How or why did you decide on this career?

At my kindergarten graduation, my career goal was to become a teacher! So, at a very young age I knew that I wanted to be in education. I began my career overseeing the day-to-day operations and supervising employees for a National Professional Development Title III grant at the University of Maine, then moved into a position focused on state approval and CAEP accreditation for the University of Maine at Farmington (UMF). With over a decade and a half with the University of Maine System, I transitioned into the Title II Program Coordinator at the Maine Department of Education for a new challenge and outlook.

What do you like to do outside of work for fun?

It’s all about my FAMILY! My husband of 15 years, 7 year old daughter, and 3 year old Moyen Poodle keep us all busy with sports, swimming, and playing outside.

Migrant Education Program School Survey

The Maine Migrant Education Program (MEP) provides the following School Survey to all Maine school districts to help the Maine MEP locate families that may qualify for related services. Families can elect to complete this form in their primary language.

Each school district is responsible for sending out a Migrant Education Program School Survey for new students entering their school district. This school survey can be in a  “New Student Packet”. The school survey is sent back to the Maine Department of Education if all questions are answered “Yes”. Schools should shred forms that are answered “No”. The Migrant Education Office at the DOE follows up with all referrals with families, determines eligibility for Title I, Part C (Migrant), and provides supplemental services based on individual needs.

If families have traveled (including over the summer) to do work in agriculture or fishing, their children may be eligible for free supplemental educational support services through the Maine Department of Education’s Migrant Education Program.

For more information, please contact Amelia Lyons at 207-557-1787 or

RSU 57 Prek Teachers Train Fellow Educators on Research-based Prek Practice

Prek teachers Melissa Brown, Jessie Carlson, Morgan Gallagher and Sarah Smith from RSU 57 provided training recently for new teachers ready to implement the PreK for ME program in the coming school year.

Prek for ME is a curriculum program based on the Boston Public School’s open source curriculum. Last year, 14 prek classroom teachers, including the 4 from RSU 57, were part of the pilot program that was successfully conducted last year assisting participants in improving their prek classroom instruction. RSU 57 saw great results in this research-based, whole child/multi-domain program.

Excited and eager to help bring their experience and expertise to others, the four RSU 57 teachers co-trained with some assistance from Sue Reed, Early Childhood Specialist from Maine DOE who is leading the efforts to adapt the Prek for ME curriculum for Maine.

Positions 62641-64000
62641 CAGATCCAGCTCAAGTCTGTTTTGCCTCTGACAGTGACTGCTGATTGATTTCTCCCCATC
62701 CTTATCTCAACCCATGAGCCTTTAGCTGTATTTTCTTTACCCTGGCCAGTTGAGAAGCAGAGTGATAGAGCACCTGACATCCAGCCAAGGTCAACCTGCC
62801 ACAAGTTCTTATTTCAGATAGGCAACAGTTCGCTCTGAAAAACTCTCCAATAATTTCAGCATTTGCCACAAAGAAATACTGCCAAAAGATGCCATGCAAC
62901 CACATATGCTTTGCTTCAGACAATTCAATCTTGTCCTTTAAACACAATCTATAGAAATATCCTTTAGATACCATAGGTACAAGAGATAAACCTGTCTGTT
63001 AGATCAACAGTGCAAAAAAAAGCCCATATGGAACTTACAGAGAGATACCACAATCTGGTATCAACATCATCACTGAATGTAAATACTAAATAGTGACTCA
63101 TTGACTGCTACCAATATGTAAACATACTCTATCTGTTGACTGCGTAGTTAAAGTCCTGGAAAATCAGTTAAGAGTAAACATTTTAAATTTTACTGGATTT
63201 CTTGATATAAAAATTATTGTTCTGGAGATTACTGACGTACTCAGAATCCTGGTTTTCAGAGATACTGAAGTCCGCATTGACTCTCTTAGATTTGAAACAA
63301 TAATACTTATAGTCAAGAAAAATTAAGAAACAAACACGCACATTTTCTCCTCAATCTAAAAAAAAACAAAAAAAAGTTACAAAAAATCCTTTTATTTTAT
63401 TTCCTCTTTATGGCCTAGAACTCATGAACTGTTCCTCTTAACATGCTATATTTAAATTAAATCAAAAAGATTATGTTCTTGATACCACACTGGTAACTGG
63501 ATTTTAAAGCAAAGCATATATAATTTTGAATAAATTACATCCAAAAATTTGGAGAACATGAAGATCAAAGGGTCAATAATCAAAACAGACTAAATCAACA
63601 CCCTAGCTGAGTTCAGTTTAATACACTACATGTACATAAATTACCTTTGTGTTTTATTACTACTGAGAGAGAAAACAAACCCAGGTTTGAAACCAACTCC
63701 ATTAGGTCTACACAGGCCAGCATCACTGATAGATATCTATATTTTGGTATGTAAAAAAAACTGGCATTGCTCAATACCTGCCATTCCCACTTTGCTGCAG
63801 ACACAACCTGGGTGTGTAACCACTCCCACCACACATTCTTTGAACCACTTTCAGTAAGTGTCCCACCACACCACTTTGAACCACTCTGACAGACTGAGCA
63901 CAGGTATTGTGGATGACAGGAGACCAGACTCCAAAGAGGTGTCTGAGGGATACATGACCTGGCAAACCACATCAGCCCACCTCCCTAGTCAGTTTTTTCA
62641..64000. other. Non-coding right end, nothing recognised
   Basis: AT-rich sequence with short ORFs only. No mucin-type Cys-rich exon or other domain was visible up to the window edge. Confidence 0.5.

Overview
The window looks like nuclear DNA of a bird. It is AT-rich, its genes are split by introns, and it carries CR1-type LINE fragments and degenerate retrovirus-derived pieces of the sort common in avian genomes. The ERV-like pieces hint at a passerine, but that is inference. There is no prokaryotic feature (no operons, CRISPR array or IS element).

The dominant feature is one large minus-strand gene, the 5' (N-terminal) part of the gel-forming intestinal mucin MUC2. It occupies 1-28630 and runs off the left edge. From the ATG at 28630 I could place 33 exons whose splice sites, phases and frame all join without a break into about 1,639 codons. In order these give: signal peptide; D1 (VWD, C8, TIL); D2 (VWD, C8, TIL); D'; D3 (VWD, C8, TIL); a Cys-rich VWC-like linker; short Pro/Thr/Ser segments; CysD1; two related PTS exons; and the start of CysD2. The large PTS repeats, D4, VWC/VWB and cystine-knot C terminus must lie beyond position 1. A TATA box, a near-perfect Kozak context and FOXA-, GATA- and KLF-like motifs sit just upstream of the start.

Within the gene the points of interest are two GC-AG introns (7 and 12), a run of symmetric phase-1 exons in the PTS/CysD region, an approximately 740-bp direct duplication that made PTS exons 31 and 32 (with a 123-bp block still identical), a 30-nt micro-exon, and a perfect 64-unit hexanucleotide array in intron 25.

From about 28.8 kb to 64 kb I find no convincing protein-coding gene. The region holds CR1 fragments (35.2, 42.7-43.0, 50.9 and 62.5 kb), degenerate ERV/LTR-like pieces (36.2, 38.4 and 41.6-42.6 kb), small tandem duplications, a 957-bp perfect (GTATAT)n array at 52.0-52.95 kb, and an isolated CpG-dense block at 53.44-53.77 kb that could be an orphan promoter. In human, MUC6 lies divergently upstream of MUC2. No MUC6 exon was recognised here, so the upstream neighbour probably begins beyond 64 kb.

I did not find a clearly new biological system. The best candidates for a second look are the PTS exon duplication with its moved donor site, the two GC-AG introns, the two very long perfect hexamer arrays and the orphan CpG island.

The evaluations from the program help to illustrate its success:

“This was a super training!  I appreciated the balance between presentation and hands on with the teachers.” 

“Teachers who have used the program are very helpful!” 

The prek teachers from RSU 57 invited participants to visit their classrooms and to contact them with any questions.  The Prek for ME program will be available on the Maine DOE website by the end of August.

Graduation Reporting-Phase Two- Reminder and Webinar for Assistance

Phase II of graduation will allow schools the opportunity to review and make necessary changes to correct or update exit codes from the 2018/19 school year for their 4th, 5th and 6th year students. The only exits changes allowed during this phase are to the exit of ‘Graduated with diploma’ or ‘Not enrolled, eligible to return’. This phase will focus on ensuring accuracy of exit statuses for students who are part of the 2019, 2018 and 2017 cohorts.

Graduation Reporting Phase II
Opens: August 1st
Due: August 30th

Graduation Phase II Webinar
The Department will be holding an online webinar for Phase II of graduation reporting. The webinar is designed for any school staff who may be asked to complete Graduation Reporting Phase II for their school or district.  During this webinar we will review the process, as well as give a detailed walk through on how to complete Phase II of reporting. Registration is free, but necessary prior to the webinar. This ensures that connection details can be shared with participants.

Webinar Date/Time: Thursday, August 22nd 11:00am-12:30pm

Webinar Registration:

More information on the Graduation Reporting process can be found on our website at:

If you have any questions regarding reporting or NEO access, feel free to contact:
Access: MEDMS Helpdesk – (207) 624-6896
Reporting: Trevor Burns (Student Data Coordinator) – (207) 624-6678